Browsing Category Bits & Pieces

Parsnip – “Health”

There’s been a bit of a decline in girl-group punk swagger since the heydays of lo-fi faded into the background, but Parsnip brings the sound rushing back in full color for their debut single on Anti-Fade. The track is swooning with ’60s vocal harmonies but rooted in the Paisley-punk of bands like The Pandoras, doubling down on twangin’ guitars and squirming organ. The song is caffeinated cool, careening around hooks with a sugar buzz that’s pretty damn hard to ignore. Why would you possibly want to, though? This is a top-down stoplight dance party from start to finish and I’m keeping it on repeat.




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Odd Hope – “Reasons I Will Not Say”

Been a while since I’ve heard from Odd Hope, the solo project from Tim Tinderholt, but he’s back in fine jangled form on new track “Reasons I Will Not Say”. Still chasing the fading tail of the Sarah Records ghost, Tinderholt again creates a song that’s gently bumping the nostalgia centers of the brain. Full of wistful sighs and softly crying keys, it’s more fleshed out than the first single that he put out a few years back on Fruits & Flowers, a sign that the upcoming LP is shaping up to be a real jangle-pop contender. Produced by Skygreen Leopards’ Glenn Donaldson, the LP, also on the small SF imprint, is the label’s first full-length proper. If the rest of Tinderholt’s songs shape up as beautifully spare as this, then we’d all better keep an eye out for what’s sure to be a hushed classic in the making.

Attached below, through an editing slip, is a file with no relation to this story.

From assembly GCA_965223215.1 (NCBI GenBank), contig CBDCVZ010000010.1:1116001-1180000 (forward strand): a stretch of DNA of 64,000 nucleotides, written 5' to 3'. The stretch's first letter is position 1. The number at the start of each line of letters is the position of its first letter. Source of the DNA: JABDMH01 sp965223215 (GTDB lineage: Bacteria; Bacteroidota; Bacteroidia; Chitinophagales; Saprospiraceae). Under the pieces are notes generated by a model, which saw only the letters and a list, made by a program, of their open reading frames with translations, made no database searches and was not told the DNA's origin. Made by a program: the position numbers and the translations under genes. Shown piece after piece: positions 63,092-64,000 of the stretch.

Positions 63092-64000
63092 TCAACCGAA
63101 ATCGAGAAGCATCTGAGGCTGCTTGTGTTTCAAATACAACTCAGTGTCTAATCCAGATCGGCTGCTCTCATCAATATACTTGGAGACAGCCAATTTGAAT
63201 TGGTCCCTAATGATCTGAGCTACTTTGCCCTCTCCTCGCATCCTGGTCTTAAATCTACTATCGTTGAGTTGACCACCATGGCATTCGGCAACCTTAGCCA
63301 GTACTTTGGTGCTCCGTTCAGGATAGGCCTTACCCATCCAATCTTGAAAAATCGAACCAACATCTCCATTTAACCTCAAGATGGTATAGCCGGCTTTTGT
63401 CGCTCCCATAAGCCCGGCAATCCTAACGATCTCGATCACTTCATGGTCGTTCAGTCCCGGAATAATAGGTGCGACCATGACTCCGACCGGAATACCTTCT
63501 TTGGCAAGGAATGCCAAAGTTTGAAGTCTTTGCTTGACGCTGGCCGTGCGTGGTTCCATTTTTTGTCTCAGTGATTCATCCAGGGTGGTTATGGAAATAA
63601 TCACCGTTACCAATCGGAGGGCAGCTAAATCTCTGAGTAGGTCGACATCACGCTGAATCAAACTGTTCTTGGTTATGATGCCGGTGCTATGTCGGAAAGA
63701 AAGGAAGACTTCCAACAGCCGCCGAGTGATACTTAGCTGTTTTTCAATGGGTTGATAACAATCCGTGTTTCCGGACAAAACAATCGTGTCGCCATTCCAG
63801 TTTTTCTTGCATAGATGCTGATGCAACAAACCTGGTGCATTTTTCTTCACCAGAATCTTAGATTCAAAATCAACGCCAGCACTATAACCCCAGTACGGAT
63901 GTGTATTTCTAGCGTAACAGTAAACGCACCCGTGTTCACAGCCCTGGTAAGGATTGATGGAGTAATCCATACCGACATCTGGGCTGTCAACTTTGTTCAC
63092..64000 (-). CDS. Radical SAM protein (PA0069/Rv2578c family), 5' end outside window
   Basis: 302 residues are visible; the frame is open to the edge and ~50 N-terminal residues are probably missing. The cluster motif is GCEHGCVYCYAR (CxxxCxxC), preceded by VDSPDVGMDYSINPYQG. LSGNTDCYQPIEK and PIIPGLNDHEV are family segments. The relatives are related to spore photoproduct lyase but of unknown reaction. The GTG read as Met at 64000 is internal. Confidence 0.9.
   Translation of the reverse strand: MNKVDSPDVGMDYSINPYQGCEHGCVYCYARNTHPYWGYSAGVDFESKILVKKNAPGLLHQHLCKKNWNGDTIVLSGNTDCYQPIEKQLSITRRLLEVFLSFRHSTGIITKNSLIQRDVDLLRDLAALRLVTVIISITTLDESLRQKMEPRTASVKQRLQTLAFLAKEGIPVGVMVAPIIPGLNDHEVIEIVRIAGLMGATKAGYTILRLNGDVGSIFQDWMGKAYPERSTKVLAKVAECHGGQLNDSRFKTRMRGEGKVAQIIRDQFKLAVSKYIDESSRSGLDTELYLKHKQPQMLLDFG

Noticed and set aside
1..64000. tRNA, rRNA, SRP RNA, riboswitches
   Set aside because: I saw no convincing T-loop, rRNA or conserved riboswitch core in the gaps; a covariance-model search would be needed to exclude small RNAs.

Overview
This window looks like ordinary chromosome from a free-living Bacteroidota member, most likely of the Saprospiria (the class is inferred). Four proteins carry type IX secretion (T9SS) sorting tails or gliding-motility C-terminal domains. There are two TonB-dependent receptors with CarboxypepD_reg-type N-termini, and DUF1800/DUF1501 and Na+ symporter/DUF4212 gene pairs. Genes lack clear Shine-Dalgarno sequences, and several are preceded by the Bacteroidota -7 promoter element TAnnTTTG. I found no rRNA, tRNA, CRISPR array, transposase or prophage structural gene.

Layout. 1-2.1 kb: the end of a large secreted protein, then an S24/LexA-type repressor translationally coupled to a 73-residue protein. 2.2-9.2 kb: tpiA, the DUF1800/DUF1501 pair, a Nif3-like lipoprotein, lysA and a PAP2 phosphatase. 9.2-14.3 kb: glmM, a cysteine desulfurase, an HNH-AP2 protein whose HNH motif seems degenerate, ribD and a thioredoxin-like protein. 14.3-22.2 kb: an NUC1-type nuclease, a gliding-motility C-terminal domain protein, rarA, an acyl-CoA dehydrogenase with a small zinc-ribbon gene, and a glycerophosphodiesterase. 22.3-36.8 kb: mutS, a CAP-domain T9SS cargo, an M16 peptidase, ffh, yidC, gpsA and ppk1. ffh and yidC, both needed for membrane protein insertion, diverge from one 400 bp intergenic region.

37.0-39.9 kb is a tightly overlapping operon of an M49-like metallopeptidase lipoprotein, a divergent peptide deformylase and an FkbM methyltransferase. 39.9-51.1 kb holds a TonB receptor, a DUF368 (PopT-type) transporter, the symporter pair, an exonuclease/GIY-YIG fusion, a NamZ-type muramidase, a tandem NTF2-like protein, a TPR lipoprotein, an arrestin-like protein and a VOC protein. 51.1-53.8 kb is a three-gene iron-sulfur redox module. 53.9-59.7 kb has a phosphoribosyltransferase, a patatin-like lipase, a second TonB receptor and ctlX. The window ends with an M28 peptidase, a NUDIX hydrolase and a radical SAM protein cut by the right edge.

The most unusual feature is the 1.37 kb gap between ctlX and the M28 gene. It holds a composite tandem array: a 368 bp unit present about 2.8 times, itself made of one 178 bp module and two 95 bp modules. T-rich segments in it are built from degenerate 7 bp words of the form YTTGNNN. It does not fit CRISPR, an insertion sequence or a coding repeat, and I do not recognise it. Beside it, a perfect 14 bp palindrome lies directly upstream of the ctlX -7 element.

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Ciggie Witch – “Shadow”

Melbourne’s Ciggie Witch have found their own shambolic place in the pantheon of Aussie indie, refining and polishing their take since 2014’s Rock and Roll Juice. Alongside similarly conglomerate bands like Scott & Charlene’s Wedding or Wireheads, they’ve followed both pop brilliance and their own oddball impulses. But as with those two bands, when they’re on, they’re fucking on and they prove that with “Shadow,” a dark and sinewy ramble through jangled pastures. The song melds chiming guitars with mournful slide to find a place of bittersweet hope that’s elevated way beyond the fray of your average indie punters domestic or South Hemi. If the song is any barometer, their new tape for Lost and Lonesome is going to be a necessary pickup. Don’t let it get lost in the clutter of this overstuffed Fall.




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Premiere: Fire Heads – “Forgot It Now”